Jim Bibby

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James Blair Bibby

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Biographical Information[edit]

"That's the fastest ball I ever saw. Actually I didn't see it. I just heard it." - Reggie Jackson, after facing Jim during Jim's no-hitter on July 30, 1973

Pitcher Jim Bibby played a dozen years in the majors, hurling a no-hitter and appearing in an All-Star Game during his career.

Originally signed by the New York Mets in 1965, Bibby missed the following two seasons due to military service, seeing combat action during the Vietnam War. Following the 1971 season, he was traded to the St. Louis Cardinals as part of an eight-player deal. He reached the majors with the Cards as a September call-up in 1972. In June 1973, the Cardinals traded Bibby to the Texas Rangers for Mike Nagy and John Wockenfuss. He soon joined the Rangers' rotation and, in his third start, he threw a one-hitter against the Kansas City Royals. A month later, on July 30th, he hurled a no-hitter against the defending World Series champion Oakland Athletics. He was the first rookie since at least 1900 (perhaps the first ever) to have three consecutive double-digit strikeout games; both John Montefusco and Fernando Valenzuela would follow suit within the next decade. Despite these moments of brilliance, he ended the year with a tough luck 9-12 mark. The following year, he went 19-19 in 41 starts under skipper Billy Martin.

Midway through 1975, Bibby was traded to the Cleveland Indians as part of the deal that brought Gaylord Perry to Texas. In early 1978, he became a free agent. About Jim's free agency...:

"In the spring of 1978, Jim Bibby became a free agent because the Indians refused to or forgot to pay him his $10,000 bonus for the 1977 season. Bibby had had to continually bug the front office for the bonus he was owed from the 1976 season, so this time he was really running out of patience. 'Bibby had a clause in his contract that he would receive an extra $10,000 if he made thirty starts,' said [Indians farm director] Bob Quinn. 'Bibby got that thirtieth start the last day of the 1977 season. But the contract stated that we had to pay him the bonus within thirty days of the end of the regular season. A guy in the accounting department told me that we had the check in his file. [Indians GM] Phil Seghi told him that we owned Bibby the ten grand. The guy said 'Don't worry about it. We're going to be a little late. We don't have the cash.' For heaven's sake, they didn't have ten grand? At forty-five days, I remember Phil Seghi telling the accounting department that we had to get this bonus paid. After sixty days, Bibby's agent filed a grievance. They took the case to arbitration and won, Bibby becoming a free agent.'" - Terry Pluto, from The Curse of Rocky Colavito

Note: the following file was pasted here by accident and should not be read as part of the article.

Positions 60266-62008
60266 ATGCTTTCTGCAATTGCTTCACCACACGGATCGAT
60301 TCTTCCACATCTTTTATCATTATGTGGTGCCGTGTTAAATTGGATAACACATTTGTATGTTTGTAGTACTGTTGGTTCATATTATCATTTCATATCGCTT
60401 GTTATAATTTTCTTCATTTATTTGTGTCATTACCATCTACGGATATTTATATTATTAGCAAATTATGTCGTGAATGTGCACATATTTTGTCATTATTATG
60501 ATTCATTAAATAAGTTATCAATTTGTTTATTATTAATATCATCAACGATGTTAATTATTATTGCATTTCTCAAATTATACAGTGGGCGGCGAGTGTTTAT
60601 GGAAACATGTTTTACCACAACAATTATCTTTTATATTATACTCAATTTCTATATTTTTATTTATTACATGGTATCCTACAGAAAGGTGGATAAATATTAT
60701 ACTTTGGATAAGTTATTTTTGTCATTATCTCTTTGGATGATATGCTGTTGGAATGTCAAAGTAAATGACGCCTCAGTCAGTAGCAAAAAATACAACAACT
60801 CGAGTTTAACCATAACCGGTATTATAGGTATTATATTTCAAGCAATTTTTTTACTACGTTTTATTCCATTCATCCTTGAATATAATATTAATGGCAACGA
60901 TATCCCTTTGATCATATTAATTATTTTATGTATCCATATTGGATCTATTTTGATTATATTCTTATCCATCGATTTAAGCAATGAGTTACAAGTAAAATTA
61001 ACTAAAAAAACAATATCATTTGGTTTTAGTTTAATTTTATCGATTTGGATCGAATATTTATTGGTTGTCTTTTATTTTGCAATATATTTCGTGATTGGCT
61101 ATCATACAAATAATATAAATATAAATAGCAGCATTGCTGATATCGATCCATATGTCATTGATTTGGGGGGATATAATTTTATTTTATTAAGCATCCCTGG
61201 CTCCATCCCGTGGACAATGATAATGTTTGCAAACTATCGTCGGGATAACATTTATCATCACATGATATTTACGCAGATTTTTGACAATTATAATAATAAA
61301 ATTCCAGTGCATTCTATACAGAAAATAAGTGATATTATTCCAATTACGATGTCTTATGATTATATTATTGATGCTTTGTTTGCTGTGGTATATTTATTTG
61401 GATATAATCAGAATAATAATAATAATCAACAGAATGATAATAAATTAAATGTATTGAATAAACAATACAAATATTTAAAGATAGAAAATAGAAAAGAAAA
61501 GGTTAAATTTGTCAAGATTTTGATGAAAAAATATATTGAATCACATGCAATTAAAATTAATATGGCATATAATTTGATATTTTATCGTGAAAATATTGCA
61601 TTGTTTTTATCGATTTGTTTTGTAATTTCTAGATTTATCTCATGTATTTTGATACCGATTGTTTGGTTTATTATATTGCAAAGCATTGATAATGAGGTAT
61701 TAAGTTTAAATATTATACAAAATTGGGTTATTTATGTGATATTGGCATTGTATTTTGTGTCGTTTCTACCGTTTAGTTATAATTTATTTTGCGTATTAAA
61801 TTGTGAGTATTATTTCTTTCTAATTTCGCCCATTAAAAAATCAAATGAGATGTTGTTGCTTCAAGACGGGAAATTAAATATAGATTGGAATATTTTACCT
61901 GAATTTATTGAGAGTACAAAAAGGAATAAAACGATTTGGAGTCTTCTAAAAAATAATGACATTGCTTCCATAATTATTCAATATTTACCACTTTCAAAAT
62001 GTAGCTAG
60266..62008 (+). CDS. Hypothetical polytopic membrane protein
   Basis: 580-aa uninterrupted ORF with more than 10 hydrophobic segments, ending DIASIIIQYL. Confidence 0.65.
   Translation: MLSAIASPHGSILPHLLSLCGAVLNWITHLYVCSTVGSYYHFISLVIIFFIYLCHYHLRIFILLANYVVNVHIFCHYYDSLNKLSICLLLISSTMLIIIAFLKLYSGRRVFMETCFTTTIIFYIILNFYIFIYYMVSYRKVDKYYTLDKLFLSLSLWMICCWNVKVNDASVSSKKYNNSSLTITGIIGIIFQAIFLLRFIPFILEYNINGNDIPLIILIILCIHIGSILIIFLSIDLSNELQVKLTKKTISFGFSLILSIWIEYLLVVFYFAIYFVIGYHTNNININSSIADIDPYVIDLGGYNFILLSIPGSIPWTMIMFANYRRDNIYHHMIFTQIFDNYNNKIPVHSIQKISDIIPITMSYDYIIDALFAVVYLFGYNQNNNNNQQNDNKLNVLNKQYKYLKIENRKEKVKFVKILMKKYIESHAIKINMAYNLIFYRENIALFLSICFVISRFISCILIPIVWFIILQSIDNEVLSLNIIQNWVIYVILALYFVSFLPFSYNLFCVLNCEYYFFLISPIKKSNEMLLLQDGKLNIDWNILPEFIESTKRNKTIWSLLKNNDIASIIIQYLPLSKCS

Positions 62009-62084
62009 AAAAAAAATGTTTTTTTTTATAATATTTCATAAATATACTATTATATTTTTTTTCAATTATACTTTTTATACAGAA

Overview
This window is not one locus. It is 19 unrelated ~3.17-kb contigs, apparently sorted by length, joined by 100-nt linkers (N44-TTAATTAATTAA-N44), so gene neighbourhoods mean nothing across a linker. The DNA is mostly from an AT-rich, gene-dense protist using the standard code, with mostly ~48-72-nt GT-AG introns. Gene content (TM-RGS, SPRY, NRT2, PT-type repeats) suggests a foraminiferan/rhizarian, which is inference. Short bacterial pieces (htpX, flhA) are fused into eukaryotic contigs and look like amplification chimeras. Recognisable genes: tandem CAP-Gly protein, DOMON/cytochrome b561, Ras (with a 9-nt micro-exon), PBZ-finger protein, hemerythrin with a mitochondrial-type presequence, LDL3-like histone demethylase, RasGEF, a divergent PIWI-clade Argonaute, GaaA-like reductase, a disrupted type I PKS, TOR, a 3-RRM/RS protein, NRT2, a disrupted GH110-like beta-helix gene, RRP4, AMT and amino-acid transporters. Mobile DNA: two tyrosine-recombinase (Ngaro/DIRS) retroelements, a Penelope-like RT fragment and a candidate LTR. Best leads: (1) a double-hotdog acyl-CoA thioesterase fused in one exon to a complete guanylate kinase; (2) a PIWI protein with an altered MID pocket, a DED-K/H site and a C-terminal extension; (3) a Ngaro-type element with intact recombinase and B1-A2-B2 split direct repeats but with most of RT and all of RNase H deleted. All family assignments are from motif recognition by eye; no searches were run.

Jim signed with the Pittsburgh Pirates, going 12-4 for the club in 1979 as the team reached the World Series. He started Games 4 and 7 as the Pirates defeated the Baltimore Orioles. The next year, he again won 19 games, against only 6 losses, and made the only All-Star appearance of his career. On May 19th of the following year, against the Atlanta Braves, he gave up a leadoff single to Terry Harper before retiring the next 27 batters, recording another one-hitter. Bibby suffered a torn rotator cuff that caused him to miss the entire 1982 campaign. After returning in 1983, he became a free agent following the season and returned to the Rangers. He pitched in eight games out of the pen for Texas in 1984 prior to being released in June. He then signed with the Cardinals and made two appearances for the Triple A Louisville Redbirds before being released.

During his twelve-year big league career, Bibby won 111 games and struck out 1,079 hitters with a 3.76 ERA. He had some power at the plate, slugging 5 home runs in just 209 lifetime at bats. In 1990, Bibby joined the Winter Haven Super Sox of the Senior Professional Baseball Association. He was 2-4 with a 4.12 ERA in 11 games, officially ending his playing days.

Following his release by the Cardinals organization on July 1, 1984, Bibby immediately began his coaching career as a pitching coach for the Durham Bulls. Bibby spent the next 15 years coaching in Lynchburg, VA for the Lynchburg Mets (1985-1987), Lynchburg Red Sox (1988-1994), and Lynchburg Hillcats (1995-1999). The Hillcats retired his #26 in 2002. He spent 2000 as pitching coach for the Nashville Sounds to close out his baseball career.

Bibby came from an athletic family: his brother, Henry Bibby [1], and his nephew, Mike Bibby [2], both played in the NBA. Jim died after a battle with bone cancer in 2010.

Notable Achievements[edit]

  • NL All-Star (1980)
  • 2-time NL Winning Percentage Leader (1979 & 1980)
  • 15 Wins Seasons: 2 (1974 & 1980)
  • 200 Innings Pitched Seasons: 3 (1974, 1977 & 1980)
  • Won a World Series with the Pittsburgh Pirates in 1979

Related Sites[edit]